Their dogs chase and worry our sheep, an increasing and often devastating problem, they may from time to time leave gates open, they allow their dogs to foul our grazing, they don’t always stick to footpaths, they chuck rubbish over the hedge and dump it in gateways, they can be a real a pain in the neck and, unfortunately, there are a lot more of them than there are of us.  The general public; why should we have to put up with them? 

If faced with dead or badly mauled sheep simply because some idiot devoid of the necessary skills or intelligence to even own a dog has failed to keep theirs under control, it is easy to blame all dog walkers; if sheep have escaped through a gate that has been left open, it’s just as easy to blame all walkers, etc.  But to be fair, they are not all bad and in spite of their significant faults (none of us is perfect) their misdeeds are generally not done in malice but out of ignorance. Simply polarising and blaming them all does both the general public and us a disservice.  

The indisputable reality of the situation is simply that the public makes up our potential customer base, or at least 95% plus of them do, and when faced with a shrinking domestic demand for our products – domestic demand for lamb dropped by 17% last year – we simply cannot afford to alienate them and, as much as we might like to, we cannot ignore them.  

We happen to be fortunate this year in that a strong global market and a healthy cross-Channel export trade has propped up UK market prices, but, sadly, we probably need them more that they need us; there are plenty of other meat choices available and there are plenty of global suppliers who would be happy to supply lamb for British supermarkets.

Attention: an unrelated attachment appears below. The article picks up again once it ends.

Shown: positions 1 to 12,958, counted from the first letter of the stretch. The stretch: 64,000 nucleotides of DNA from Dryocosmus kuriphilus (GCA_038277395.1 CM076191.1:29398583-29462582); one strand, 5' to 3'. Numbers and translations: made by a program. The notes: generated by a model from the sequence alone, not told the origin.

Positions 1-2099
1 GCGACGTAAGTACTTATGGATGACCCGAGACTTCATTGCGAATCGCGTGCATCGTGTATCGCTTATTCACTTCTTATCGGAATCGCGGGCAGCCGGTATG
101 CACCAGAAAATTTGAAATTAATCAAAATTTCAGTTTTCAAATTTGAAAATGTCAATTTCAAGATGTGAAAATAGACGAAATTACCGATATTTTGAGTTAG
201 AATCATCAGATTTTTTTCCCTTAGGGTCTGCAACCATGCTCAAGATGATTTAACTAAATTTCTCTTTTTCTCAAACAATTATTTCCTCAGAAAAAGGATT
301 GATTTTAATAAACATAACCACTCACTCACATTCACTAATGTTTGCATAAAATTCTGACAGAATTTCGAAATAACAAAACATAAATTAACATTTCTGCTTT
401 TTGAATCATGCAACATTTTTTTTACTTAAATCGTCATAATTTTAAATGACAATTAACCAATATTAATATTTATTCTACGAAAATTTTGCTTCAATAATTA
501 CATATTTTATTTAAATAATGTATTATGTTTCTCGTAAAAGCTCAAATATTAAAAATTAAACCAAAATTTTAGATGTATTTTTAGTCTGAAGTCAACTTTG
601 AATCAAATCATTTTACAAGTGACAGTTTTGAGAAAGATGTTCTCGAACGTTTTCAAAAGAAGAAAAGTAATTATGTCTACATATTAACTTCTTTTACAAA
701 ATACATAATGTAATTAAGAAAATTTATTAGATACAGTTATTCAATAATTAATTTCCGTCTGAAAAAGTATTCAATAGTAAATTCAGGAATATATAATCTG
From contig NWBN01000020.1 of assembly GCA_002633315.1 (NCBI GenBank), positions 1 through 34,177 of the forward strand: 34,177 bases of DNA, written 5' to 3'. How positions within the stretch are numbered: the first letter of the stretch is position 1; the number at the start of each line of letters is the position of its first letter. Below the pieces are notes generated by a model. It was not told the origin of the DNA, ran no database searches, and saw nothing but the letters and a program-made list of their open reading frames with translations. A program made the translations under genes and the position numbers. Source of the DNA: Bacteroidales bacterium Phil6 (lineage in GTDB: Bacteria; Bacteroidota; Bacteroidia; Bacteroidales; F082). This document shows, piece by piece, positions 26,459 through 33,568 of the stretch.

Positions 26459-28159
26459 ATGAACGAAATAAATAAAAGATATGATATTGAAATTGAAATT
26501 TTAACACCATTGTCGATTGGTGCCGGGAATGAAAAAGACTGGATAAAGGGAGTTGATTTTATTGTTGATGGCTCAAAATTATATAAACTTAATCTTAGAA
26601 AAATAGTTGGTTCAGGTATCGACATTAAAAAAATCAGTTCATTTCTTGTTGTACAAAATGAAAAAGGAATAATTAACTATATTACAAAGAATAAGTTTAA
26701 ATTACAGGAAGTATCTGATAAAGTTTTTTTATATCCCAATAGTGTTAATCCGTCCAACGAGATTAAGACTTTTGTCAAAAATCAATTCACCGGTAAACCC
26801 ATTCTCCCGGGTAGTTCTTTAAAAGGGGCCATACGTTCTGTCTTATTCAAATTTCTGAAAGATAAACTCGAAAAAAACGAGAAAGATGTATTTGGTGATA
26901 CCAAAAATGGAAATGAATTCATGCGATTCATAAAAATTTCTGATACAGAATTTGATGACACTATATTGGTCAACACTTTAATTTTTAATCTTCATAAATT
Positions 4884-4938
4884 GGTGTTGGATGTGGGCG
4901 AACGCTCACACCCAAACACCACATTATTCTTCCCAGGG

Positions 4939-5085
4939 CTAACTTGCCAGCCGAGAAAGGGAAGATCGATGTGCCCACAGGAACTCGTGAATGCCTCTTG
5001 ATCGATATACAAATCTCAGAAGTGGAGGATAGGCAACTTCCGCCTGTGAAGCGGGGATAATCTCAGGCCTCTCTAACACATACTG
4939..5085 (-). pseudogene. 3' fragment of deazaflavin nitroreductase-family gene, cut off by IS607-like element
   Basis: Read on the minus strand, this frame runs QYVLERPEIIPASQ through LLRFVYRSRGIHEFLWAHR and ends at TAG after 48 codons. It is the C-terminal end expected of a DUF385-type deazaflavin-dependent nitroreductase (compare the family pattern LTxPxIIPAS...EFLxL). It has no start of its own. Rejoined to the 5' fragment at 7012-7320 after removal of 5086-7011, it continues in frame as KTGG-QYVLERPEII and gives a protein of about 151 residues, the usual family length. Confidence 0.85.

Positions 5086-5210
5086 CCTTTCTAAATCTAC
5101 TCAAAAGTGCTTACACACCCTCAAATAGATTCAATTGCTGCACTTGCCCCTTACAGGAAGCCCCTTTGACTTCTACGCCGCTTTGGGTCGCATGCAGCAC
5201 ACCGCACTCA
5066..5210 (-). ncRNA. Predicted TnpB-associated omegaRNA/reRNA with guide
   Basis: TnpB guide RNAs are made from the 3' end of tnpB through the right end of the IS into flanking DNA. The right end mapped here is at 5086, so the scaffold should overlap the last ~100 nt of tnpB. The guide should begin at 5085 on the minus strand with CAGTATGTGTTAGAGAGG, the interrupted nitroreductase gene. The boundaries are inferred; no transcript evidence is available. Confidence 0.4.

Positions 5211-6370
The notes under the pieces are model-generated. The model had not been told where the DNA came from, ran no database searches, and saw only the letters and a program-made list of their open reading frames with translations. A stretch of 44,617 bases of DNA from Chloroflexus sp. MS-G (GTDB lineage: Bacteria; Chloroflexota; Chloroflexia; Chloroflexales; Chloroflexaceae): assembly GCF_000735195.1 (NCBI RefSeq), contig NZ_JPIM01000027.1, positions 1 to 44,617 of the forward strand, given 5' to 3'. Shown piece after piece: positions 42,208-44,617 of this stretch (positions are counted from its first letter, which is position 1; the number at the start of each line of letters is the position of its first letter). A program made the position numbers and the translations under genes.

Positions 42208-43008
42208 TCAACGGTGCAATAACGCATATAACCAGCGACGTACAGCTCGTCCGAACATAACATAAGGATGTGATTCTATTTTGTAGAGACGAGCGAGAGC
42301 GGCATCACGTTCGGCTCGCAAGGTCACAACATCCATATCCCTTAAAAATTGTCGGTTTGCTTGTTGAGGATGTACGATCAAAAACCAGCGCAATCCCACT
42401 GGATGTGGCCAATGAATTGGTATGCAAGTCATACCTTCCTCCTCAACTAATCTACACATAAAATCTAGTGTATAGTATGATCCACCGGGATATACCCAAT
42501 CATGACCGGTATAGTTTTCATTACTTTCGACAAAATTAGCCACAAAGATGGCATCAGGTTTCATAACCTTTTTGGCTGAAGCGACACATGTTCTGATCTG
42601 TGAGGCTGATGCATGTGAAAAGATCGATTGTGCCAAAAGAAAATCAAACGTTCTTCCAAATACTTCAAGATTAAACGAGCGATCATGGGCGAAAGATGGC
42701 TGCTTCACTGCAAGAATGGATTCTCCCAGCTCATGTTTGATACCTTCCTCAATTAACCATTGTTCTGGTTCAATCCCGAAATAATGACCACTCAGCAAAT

There are lots of arguments as to why demand should have dropped, but to many UK consumers lamb was simply becoming too expensive. It is not that a lot of people have stopped eating meat; many have switched to less meat or cheaper alternatives, poultry for example.  

We obviously do not want to see lamb and sheep meat prices fall significantly; that is not in anyone’s long-term interest, so how can we convince consumers to buy more British lamb? To the average consumer, lamb is just lamb; sheep producers might want to know where the lamb in their local supermarket comes from, simply because they have a vested interest and they care. They look at the label, particularly the bit that states “country of origin”. Most consumers are really not that concerned; they look at the label but really only see the bit that tells them the price.

In order to regain some of this lost market share, we need to convince consumers that British lamb is something special, which it certainly is, and to encourage support for British producers. As sheep producers we may not think that what we do is special, but it is; we just need to relay that to our customers.

What we are all capable of is helping mitigate some of the issues that arise as a result of the appalling lack of public knowledge and understanding about what we as sheep producers do and the problems we frequently face. It is not that complicated. Often all it needs is a cheery hallo and a bit of a chat. We can all contribute, even if only in a very small way; if we all simply say that we “haven’t got time” to help enlighten and educate them, then we are all partially to blame.  They are our customers and product information, including some of the back-story, is all part of good marketing.